There's a team contributing to my project, call it Team A. Team A is responsible for 200 tasks out of my yearlong, 800-task project. Each of these tasks requires one week to complete.

I don't care who (out of a team of 4 people) performs each task. So, I've created a resource "Team A", with availability 400%, and assigned each of the 200 tasks to the resource "Team A". Now when I level the project plan, MS Project automatically assigns Team A to no more than 4 of these tasks per week.

This has worked great so far, but suddenly one team member, Bob, can only work half-time. So, this team member requires 2 weeks to complete the same task. I don't see how to account for Bob without adding Bob as an individual resource and assigning Bob specific tasks by hand (which would be a pain).

Is there a way to somehow tell MS Project, for each of these 200 tasks, "I have two resources, Team A and Bob. Please assign one of Team A or Bob to this task. Team A takes 1 week to complete the task, and Bob takes 2 weeks"?

2 Answers 2


If I understand correctly you now have 350% of the team not 400%. I would drop the max units to 350% starting when Bob goes part time. Project will then resource level and spread so there are only a max of 3.5 of the team assigned.

  • JulieS--that doesn't work (at least given my current setup) because my tasks are set up to require 1 week for one team member (emphasis on the "one" team member). So, 50% of a team member can't do any work. That said, if I set up tasks to require 2 weeks for 50% of a team member, then I can do as you suggest. (The only problem is, everyone else's schedule now shows them doing 2 tasks every 2 weeks instead of 1 task every week. But maybe that's OK; for this project, I'm not sure I need to track tasks on a weekly basis.)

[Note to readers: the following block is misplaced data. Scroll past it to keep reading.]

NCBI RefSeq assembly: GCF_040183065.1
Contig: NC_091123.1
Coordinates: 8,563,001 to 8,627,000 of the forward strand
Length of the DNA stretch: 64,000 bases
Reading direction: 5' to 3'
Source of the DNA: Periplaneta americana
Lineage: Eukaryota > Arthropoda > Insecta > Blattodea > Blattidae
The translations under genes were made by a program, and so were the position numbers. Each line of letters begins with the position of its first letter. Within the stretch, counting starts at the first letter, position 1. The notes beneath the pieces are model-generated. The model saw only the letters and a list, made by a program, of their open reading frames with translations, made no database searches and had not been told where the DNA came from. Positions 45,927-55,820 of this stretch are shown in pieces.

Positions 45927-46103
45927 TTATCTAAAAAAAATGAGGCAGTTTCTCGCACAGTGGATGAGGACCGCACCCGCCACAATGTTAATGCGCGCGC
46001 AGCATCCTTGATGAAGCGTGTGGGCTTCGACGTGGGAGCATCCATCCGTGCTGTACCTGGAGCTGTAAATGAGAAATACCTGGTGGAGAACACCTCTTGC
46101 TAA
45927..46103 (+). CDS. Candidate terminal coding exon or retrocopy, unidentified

– mvk
    Oct 10, 2015 at 14:01
  • I'm guessing that it takes the 50% resource twice as long because it is the same amount of work as the one week long tasks. I'd enter the work when assigning - then if a 50% resource is assigned, assuming the task is not fixed duration, the duration should double automatically.
    – JulieS
    Oct 11, 2015 at 15:06

An easy (and perhaps a bit silly) practical solution would be to create 26 one week tasks for every alternate week called "Bob's Other Job" and assign them all to Bob. Then, MS Project would recognize that Bob is booked on those weeks, and not assign Bob on those weeks. MS Project would still think that Bob is going to finish your task in 1 week, but you will know that that will actually go into the following week also.

  • Amrinder--yeah, that'd do it! (I'm taking your comment to mean that I should keep the availability of the team at 400%, but assign Team A those extra jobs every other week.) Actually, it's not as silly as it sounds; Bob is actually working half-time on my project because he's taken on managerial duties managing the team developing my project! So, I could even call the task "team management". I'd rather not manually schedule a bunch of tasks like this (it's not the most transparent and conceptually accurate), but I'll think about it...
    – mvk
    Oct 10, 2015 at 14:15
  • Great, mvk, glad to see it works. If so, please accept the answer to mark the question as resolved. Oct 10, 2015 at 19:20

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